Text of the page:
written by – Rangers Report
This is the third part of a brief series looking back at Rangers failures last year through the lens of advanced statistics. My goal for the upcoming season is to make Rangers Report a valued source for fans to gain access to a variety of statistical information on Rangers & on the rest of the Scottish Championship. This is my initial foray in writing using analytics so your patience is requested. Also, this is my first go-around with creating charts & graphs – so they’re going to be sloppy/experimental.
My main objective at this point in the series is to simply preview some of the statistics that the site will feature next season. The following are individual player stats from Rangers six game play-off run. It is an incredibly small sample size but can give you a sense of what to look forward for next year when I track the stats not only of Rangers players, but also the other players in the Scottish Championship.
GP: Games Played GS: Games Started Min: Total minutes played
Total G: Total goals Headed G: Headed goals G off corner: Goals off of a corner kick
A: Assists Sh: Shots SOT: Shots on target
FC: Fouls committed FC in own end: fouls committed in the defensive half of pitch
FS: Fouls suffered (how many times a player was fouled) FS in Off end: Amount of times player was fouled in the offensive half of the pitch
CNR Conc: Corners conceded by a defensive play
|Player||GP||GS||Min||Total G||Headed G||G off Corner||A||Sh||SOT||FC||FC in own end||FS||FS in Off end||CNR Conc|
Defenders are probably the most challenging players to assess using advanced stats but you could begin to incorporate some stats into the evaluation of players over a longer sample size then six games. As an example, for center backs assists would really be meaningless to pay attention to but for full backs they would give you a sense of how effective they are in initiating attacks from the wing. Richard Foster, who is notoriously poor, was actually pretty decent in the play-offs. Most observers would agree that he was one of the better players during this stretch & his two assists would support that claim.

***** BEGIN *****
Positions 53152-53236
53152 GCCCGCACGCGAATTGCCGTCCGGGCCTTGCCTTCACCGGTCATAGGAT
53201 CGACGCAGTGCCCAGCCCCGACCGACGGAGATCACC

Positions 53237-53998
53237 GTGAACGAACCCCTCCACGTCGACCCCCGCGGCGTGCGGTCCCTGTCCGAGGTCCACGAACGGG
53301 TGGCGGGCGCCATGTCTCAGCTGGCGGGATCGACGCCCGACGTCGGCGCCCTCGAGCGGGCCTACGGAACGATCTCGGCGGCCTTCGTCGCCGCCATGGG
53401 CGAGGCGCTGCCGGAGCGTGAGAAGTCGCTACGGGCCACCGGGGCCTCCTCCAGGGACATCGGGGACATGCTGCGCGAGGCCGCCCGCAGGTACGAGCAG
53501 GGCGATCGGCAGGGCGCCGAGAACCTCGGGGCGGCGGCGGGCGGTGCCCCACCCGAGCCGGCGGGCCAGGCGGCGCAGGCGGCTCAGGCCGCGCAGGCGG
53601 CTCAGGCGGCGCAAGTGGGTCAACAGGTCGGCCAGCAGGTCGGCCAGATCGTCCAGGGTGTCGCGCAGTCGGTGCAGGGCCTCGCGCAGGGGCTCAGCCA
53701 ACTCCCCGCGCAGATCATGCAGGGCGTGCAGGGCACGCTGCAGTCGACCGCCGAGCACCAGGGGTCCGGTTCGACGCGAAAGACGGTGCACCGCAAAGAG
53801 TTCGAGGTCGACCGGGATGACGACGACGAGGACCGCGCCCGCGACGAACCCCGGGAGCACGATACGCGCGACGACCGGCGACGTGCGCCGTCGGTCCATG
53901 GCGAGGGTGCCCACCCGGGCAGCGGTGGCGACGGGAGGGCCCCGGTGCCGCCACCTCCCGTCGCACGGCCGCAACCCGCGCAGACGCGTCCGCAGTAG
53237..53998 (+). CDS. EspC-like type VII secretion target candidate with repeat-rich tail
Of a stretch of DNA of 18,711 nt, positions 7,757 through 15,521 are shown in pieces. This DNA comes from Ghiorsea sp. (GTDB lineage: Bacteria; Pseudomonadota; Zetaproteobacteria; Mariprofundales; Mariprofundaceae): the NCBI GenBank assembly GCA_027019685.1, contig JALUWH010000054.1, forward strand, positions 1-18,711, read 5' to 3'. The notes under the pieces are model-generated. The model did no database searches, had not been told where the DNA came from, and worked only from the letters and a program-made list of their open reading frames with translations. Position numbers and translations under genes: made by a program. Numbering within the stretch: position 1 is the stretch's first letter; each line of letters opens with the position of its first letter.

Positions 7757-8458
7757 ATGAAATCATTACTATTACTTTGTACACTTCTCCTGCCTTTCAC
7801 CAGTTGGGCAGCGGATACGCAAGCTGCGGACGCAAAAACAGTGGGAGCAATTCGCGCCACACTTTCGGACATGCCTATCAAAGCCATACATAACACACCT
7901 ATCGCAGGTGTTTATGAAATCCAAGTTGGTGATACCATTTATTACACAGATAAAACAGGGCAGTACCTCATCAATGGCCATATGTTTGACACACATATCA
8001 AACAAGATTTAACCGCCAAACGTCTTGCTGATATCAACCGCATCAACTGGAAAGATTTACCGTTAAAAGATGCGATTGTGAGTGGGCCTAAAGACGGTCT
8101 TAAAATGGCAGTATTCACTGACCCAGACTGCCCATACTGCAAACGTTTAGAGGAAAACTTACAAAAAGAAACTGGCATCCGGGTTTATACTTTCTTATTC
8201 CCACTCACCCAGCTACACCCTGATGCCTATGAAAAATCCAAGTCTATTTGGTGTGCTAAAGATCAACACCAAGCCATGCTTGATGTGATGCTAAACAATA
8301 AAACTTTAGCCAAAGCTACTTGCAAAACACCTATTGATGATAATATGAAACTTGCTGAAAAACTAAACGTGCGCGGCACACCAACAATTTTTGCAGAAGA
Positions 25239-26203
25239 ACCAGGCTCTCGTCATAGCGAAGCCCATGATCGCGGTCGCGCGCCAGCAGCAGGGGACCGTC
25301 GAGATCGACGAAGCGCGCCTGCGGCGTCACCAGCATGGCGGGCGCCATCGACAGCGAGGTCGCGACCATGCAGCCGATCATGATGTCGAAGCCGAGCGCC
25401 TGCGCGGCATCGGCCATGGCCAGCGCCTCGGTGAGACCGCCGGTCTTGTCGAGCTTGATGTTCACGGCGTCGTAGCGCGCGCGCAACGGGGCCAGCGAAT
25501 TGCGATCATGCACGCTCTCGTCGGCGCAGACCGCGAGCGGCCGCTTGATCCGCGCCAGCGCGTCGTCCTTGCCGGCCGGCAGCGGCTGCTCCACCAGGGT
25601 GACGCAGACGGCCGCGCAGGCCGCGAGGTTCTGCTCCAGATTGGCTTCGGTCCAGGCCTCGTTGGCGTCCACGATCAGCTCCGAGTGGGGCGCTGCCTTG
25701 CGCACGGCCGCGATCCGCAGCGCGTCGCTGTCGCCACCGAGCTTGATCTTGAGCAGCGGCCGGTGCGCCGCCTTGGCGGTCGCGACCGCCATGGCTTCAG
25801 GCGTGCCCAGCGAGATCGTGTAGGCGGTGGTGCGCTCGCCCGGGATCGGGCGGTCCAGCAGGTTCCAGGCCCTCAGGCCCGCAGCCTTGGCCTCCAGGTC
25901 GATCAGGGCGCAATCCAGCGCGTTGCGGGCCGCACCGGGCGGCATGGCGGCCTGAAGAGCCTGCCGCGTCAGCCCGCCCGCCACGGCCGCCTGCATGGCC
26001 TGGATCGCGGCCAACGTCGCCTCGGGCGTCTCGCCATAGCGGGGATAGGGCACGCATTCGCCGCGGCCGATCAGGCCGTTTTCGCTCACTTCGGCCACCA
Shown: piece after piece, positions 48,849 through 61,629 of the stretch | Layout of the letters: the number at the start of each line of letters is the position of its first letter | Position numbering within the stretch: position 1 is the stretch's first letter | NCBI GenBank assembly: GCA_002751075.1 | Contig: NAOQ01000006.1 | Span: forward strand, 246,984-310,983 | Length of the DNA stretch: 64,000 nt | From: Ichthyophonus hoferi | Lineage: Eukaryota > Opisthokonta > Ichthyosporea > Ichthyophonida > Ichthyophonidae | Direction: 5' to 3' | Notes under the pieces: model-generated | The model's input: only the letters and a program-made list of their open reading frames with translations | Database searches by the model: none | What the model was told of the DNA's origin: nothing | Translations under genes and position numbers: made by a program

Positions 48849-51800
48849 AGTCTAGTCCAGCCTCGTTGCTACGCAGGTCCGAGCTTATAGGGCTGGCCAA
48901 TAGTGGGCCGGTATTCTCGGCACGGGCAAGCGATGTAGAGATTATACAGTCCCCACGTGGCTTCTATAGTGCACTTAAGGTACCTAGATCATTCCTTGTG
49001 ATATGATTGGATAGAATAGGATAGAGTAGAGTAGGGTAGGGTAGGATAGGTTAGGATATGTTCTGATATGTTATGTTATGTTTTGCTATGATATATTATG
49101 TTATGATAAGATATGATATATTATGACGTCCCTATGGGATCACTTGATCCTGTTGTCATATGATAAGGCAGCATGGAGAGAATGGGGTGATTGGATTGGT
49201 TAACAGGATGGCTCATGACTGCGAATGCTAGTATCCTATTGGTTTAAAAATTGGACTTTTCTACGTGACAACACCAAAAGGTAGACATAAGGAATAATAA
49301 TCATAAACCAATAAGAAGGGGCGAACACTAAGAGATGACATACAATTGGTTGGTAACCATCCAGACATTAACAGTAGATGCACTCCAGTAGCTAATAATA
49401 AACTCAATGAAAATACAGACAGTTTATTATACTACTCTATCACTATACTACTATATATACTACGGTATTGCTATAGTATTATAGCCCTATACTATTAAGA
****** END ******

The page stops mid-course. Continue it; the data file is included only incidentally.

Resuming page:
It is tricky to incorporate fouls committed into the evaluation of defenders but you could surmise that a players is often caught out of position, or does not have the pace to keep up with the opposition, when committing fouls – especially in the defensive end. It’s important to note where the foul is committed to get a real sense of if it’s a defensive foul – or simply as case of a player fighting for position in the opposing penalty box, or trying to break up a counter attack before it really gets going. Darren McGregor had more fouls then any other center-half (9) but only three were in the defensive half of the pitch – which is the same as Marius Zaliukas. Lee McCulloch committed two in 360 less minutes.
Additionally, fouls suffered in the offensive end would be a more useful stat for full backs then for center backs. Lee Wallace & Richard Foster’s main role was to push play up the flanks. Usually, Wallace does a far superior job of that then Foster – but in the play-offs the edge would go to Foster. Both were fouled three times in the offensive end but Foster added two assists. Of course, Wallace added a goal so neither player was as poor as some of their teammates. On another note, It will be interesting next year to compare the statistics of full backs on the various teams to get a sense of how teams create offense.
I included corners conceded because usually takes a solid defensive play that sends the ball out for a corner. It’s not always the case but it often is a play that diffuses a scoring threat from the other team.